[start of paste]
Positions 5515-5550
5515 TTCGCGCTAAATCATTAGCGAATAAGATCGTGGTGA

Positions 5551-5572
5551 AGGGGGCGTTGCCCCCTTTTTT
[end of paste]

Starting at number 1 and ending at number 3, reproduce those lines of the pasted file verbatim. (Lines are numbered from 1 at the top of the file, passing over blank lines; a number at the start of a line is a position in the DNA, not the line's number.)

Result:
Positions 5515-5550
5515 TTCGCGCTAAATCATTAGCGAATAAGATCGTGGTGA

Positions 5551-5572